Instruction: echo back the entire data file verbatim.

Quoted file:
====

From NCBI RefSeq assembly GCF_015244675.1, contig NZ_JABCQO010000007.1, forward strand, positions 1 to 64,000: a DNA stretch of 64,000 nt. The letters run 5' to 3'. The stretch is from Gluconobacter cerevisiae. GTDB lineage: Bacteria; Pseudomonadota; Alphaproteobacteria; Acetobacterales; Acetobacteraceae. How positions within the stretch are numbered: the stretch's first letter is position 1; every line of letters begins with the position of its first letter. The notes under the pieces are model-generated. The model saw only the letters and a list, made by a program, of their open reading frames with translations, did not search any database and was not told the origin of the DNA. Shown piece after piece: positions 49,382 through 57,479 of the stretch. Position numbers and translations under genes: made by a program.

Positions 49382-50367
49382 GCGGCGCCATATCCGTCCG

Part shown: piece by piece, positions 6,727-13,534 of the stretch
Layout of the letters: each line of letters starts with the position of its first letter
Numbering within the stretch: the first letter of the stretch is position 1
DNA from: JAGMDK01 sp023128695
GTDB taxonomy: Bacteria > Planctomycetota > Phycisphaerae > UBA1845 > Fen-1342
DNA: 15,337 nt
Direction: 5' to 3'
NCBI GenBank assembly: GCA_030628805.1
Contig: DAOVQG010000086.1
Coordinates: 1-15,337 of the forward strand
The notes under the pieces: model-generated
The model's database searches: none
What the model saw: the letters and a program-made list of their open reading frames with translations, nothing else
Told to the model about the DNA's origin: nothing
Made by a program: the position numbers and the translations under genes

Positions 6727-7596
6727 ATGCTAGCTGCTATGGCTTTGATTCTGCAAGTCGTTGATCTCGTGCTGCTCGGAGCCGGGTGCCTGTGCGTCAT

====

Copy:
From NCBI RefSeq assembly GCF_015244675.1, contig NZ_JABCQO010000007.1, forward strand, positions 1 to 64,000: a DNA stretch of 64,000 nt. The letters run 5' to 3'. The stretch is from Gluconobacter cerevisiae. GTDB lineage: Bacteria; Pseudomonadota; Alphaproteobacteria; Acetobacterales; Acetobacteraceae. How positions within the stretch are numbered: the stretch's first letter is position 1; every line of letters begins with the position of its first letter. The notes under the pieces are model-generated. The model saw only the letters and a list, made by a program, of their open reading frames with translations, did not search any database and was not told the origin of the DNA. Shown piece after piece: positions 49,382 through 57,479 of the stretch. Position numbers and translations under genes: made by a program.

Positions 49382-50367
49382 GCGGCGCCATATCCGTCCG

Part shown: piece by piece, positions 6,727-13,534 of the stretch
Layout of the letters: each line of letters starts with the position of its first letter
Numbering within the stretch: the first letter of the stretch is position 1
DNA from: JAGMDK01 sp023128695
GTDB taxonomy: Bacteria > Planctomycetota > Phycisphaerae > UBA1845 > Fen-1342
DNA: 15,337 nt
Direction: 5' to 3'
NCBI GenBank assembly: GCA_030628805.1
Contig: DAOVQG010000086.1
Coordinates: 1-15,337 of the forward strand
The notes under the pieces: model-generated
The model's database searches: none
What the model saw: the letters and a program-made list of their open reading frames with translations, nothing else
Told to the model about the DNA's origin: nothing
Made by a program: the position numbers and the translations under genes

Positions 6727-7596
6727 ATGCTAGCTGCTATGGCTTTGATTCTGCAAGTCGTTGATCTCGTGCTGCTCGGAGCCGGGTGCCTGTGCGTCAT